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The SEC and Justice Department Should Investigate Allegations That Fraudulent Comment Letters Were Submitted in Support of Recent Rule Proposals Favoring Vested Corporate Interests

FOR IMMEDIATE RELEASE
Monday, December 9, 2019
Contact:  Christopher Elliott, 202-618-6433, press@bettermarkets.com

Washington, D.C.  –  Stephen W. Hall, Legal Director and Securities Specialist for Better Markets, issued the following statement after Better Markets called upon the Securities and Exchange Commission (“SEC”) and the Department of Justice (“DOJ”) to investigate allegations that dozens of fraudulent or misleading comment letters were submitted to and relied upon by the SEC in connection with two important rule proposals released last month:

“Recent reports show that dozens of phony comment letters were filed with the SEC to sway the agency in favor of two rule proposals that would protect vested corporate interests and make it even more difficult for shareholders to have their voices heard in the proxy voting process.  That process is what ultimately determines how public companies are governed.

According to these reports, several people denied ever signing the letters that bore their names; several people were persuaded to sign their letters without any understanding of the issues; and numerous signers had close but undisclosed connections to an advocacy group actually funded by corporate supporters of the proposals. 

The clear purpose of those comment letters was to convey the impression that the proposals were supported by everyday investors, not only by large corporate interests, their boards, and their trade association allies.  And it seems to have worked, since SEC Chairman Clayton himself highlighted seven of the letters as persuasive when he voted in favor of the proposals.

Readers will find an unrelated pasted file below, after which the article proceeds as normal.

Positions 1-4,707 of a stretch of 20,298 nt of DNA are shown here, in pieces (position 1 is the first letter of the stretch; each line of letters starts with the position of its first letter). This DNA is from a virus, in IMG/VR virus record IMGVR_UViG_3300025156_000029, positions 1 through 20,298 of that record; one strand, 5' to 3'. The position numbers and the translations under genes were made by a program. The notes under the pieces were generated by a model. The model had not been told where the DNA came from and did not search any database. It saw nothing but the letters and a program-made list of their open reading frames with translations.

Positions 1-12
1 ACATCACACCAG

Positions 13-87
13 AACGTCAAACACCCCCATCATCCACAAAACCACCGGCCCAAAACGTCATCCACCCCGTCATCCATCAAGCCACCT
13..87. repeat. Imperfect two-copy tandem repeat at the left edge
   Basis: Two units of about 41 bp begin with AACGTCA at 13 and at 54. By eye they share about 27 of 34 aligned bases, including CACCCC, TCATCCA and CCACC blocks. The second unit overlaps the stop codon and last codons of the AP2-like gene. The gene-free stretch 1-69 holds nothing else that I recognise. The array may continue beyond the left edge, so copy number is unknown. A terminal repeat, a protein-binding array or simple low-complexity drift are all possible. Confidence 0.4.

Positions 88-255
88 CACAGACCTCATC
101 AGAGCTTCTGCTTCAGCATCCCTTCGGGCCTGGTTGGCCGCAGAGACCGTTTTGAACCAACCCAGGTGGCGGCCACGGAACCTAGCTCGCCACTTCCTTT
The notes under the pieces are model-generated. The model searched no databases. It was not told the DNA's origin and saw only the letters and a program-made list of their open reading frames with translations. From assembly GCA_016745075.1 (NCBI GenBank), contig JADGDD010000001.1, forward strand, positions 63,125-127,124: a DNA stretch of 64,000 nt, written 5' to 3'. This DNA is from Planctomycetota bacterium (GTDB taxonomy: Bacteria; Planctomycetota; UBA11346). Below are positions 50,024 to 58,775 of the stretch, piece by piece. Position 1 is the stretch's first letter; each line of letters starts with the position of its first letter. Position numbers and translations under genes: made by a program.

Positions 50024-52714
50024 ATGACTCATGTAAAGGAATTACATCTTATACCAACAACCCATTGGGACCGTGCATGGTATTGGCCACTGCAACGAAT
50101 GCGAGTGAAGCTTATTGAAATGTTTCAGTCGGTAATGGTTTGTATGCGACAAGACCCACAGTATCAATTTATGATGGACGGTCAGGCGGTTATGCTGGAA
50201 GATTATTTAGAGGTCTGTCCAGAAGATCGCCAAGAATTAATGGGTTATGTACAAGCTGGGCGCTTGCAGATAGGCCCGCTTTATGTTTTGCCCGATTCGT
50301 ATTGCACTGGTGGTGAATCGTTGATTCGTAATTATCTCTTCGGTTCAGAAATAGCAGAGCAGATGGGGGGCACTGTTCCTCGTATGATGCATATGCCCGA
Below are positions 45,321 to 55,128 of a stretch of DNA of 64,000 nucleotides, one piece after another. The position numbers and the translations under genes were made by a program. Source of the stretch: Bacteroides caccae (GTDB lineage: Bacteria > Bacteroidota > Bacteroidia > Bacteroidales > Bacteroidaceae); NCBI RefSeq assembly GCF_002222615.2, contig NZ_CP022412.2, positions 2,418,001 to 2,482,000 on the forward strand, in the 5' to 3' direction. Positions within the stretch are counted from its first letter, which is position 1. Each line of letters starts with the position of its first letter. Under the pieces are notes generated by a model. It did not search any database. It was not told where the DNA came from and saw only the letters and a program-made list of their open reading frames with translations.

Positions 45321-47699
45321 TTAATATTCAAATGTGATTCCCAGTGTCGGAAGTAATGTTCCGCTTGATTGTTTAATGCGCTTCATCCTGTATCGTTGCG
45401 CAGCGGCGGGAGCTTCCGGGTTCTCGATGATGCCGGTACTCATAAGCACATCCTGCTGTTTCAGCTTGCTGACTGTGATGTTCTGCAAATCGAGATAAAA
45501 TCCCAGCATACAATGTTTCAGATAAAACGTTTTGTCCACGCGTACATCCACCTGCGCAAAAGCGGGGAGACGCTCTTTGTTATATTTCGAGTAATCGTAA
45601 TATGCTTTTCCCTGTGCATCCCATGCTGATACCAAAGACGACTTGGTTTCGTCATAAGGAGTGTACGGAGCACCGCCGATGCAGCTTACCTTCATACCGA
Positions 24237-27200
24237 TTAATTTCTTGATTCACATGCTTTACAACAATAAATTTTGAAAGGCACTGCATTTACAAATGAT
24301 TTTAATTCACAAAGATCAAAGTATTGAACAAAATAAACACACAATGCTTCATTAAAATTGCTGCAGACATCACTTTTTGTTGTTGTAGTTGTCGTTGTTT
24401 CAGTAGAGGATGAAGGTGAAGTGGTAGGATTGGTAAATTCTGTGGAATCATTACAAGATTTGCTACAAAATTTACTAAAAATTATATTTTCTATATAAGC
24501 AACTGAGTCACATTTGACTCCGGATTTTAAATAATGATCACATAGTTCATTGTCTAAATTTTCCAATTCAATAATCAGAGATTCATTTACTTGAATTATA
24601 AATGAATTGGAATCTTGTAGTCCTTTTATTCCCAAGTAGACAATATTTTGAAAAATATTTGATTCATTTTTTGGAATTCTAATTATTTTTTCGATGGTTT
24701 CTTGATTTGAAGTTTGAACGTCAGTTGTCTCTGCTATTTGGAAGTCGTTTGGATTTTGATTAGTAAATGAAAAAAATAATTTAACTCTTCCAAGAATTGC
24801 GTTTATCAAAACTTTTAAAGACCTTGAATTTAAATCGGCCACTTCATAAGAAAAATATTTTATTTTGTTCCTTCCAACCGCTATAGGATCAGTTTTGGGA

If these allegations prove to be true, then the rulemaking process for these two proposals has been horribly corrupted.  That’s not the way agencies are supposed to fashion rules in the public interest.  Yet, it’s become a growing problem, not only at the SEC, but at other agencies as well. 

That’s why Better Markets has sent the SEC and the DOJ letters urging them to conduct thorough, speedy, and transparent investigations into the matter, to repair the rulemaking record, hold those responsible accountable, and develop long-term measures that can detect and deter such abuses in the future. 

In addition, we’ve brought these disturbing developments to the attention of other regulators and policymakers for appropriate action, including the Board of Governors of the Federal Reserve; the Commodity Futures Trading Commission; the Consumer Financial Protection Bureau; the Federal Deposit Insurance Corp.; the Office of the Comptroller of the Currency; Rep. Maxine Waters (D-CA) and Rep. Patrick McHenry (R-NC), Chair and Ranking Member, respectively, of the U.S. House Financial Services Committee; and Sen. Mike Crapo (R-ID) and Sen. Sherrod Brown, Chair and Ranking Member, respectively, of the U.S. Senate Banking Committee.

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Better Markets is a non-profit, non-partisan, and independent organization founded in the wake of the 2008 financial crisis to promote the public interest in the financial markets, support the financial reform of Wall Street and make our financial system work for all Americans again. Better Markets works with allies – including many in finance – to promote pro-market, pro-business and pro-growth policies that help build a stronger, safer financial system that protects and promotes Americans’ jobs, savings, retirements and more. To learn more, visit www.bettermarkets.com.

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